Well that is all the news here for this week. I look forward to sharing my thoughts about Cesar Millan’s DVD next week. Until then, Happy Thanksgiving! And don’t forget to give thanks for your canine in the manner most appropriate to our species’ poultryphilic nature (we like yams also).

Until next time,

Wimsey, A Hound Master

Friday, November 14, 2008

Wimsey's Blog: Diary of a Manhattan Bloodhound

Entry # 93
November 14, 2008

Hello everyone, it’s me, Wimsey, the foremost stinky bloodhound on Manhattan’s Upper West Side. But lately I have become known as Wimsey the Destroyer (of body parts) due to my excellent effects on my human Maria’s hamstring and on her friend Elizabeth’s shoulder. But this is all part of the fun of interacting with a lively bloodhound such as myself. And it could always be a lot worse as I have not yet succeeded in breaking any actual bones, although I never cease to try—slippery leaves being my current weapon of choice. And speaking of leaves, I have lots of autumnal pictures to show you this week—I think the leaves camouflage me rather well, which makes me think that perhaps I should stalk squirrels wearing a leaf coat—I am sure they would never notice the approach of a 126 pound thundering and snorting pile of leaves. Now all I need is a coat of white enamel to cloak my kitchen activities.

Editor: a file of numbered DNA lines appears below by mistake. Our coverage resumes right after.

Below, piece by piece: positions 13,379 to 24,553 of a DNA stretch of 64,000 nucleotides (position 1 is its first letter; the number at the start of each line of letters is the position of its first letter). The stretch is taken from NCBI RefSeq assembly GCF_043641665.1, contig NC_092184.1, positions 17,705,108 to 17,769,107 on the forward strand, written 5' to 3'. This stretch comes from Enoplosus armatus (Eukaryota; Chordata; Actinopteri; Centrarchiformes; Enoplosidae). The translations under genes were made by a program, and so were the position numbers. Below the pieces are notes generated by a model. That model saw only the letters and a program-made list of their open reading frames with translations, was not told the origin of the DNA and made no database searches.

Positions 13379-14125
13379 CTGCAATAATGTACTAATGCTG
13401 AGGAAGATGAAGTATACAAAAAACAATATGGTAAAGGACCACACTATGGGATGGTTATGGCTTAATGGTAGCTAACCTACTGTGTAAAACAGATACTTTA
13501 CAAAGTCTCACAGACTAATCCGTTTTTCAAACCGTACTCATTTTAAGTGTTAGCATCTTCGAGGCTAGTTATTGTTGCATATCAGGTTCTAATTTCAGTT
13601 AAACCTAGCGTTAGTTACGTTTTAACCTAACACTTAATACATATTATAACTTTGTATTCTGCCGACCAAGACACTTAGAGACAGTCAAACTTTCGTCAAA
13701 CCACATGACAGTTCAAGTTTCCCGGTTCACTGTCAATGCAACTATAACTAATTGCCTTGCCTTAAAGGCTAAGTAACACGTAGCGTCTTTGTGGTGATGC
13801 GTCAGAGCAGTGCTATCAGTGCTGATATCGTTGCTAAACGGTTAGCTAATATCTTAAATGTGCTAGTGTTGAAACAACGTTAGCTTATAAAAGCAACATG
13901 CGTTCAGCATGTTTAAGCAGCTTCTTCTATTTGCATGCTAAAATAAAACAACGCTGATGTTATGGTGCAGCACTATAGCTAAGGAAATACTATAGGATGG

But anyway, in spite of the autumnal appearance of the pictures we are having lots of warm and rainy weather which is causing some degree of consternation to my humans as the conditions are significantly odor enhancing and bath postponing, which is fine with me. But this has still been a most unsatisfactory week in spite of the lack of bath related activities. Elizabeth was absent without leave (of course I would never grant her leave so this is the only way she can escape my ministrations in any case) attending a conference. Now I had high hopes for this conference because Bill Clinton was speaking and as he is from Arkansas (a rather houndish state) I was positive that Hounds would figure prominently in his speech. Alas he did not specifically mention Hounds but his remarks nonetheless resonated with Elizabeth: